Graham, Carol (2004). Can happiness research contribute to development economics?.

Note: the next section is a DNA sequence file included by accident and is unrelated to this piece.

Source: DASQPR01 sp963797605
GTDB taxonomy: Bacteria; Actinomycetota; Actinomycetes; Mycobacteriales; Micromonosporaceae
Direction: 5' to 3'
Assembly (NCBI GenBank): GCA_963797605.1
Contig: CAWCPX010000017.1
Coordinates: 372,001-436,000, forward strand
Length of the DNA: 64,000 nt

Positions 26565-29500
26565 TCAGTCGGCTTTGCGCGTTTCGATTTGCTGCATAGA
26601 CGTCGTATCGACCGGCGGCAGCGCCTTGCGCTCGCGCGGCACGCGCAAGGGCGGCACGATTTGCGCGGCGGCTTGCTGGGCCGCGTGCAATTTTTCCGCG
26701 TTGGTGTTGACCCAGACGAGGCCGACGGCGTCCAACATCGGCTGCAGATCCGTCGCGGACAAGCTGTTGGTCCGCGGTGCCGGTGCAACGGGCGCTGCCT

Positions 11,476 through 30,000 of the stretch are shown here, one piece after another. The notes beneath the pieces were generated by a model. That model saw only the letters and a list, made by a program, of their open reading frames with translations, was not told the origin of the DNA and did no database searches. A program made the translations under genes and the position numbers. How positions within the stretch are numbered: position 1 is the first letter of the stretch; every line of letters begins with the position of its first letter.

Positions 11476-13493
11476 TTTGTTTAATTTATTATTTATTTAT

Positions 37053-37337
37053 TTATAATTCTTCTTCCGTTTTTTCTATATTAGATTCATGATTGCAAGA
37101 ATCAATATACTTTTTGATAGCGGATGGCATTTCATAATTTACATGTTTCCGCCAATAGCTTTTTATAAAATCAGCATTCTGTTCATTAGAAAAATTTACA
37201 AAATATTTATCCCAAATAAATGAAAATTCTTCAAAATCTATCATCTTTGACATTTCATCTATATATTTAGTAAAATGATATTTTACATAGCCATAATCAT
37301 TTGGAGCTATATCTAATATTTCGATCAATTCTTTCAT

The literature on the economics of happiness in the developed economies finds discrepancies between reported measures of well being and income measures. One is the so-called “Easterlin paradox”: average happiness levels do not increase as countries grow wealthier. This article explores how that paradox –and survey research on reported well being more generally – can provide insights into gaps between standard measures of economic development and individual assessments of welfare in developing countries. One such gap is that between economists’ assessments of the benefits of globalization for the poor and those made by the general public. The article posits that these gaps may indeed matter to development outcomes, based on evidence from the author’s research on reported well being in Latin America and Russia. It suggests the relevance of research on reported well being for the theory and practice of development economics.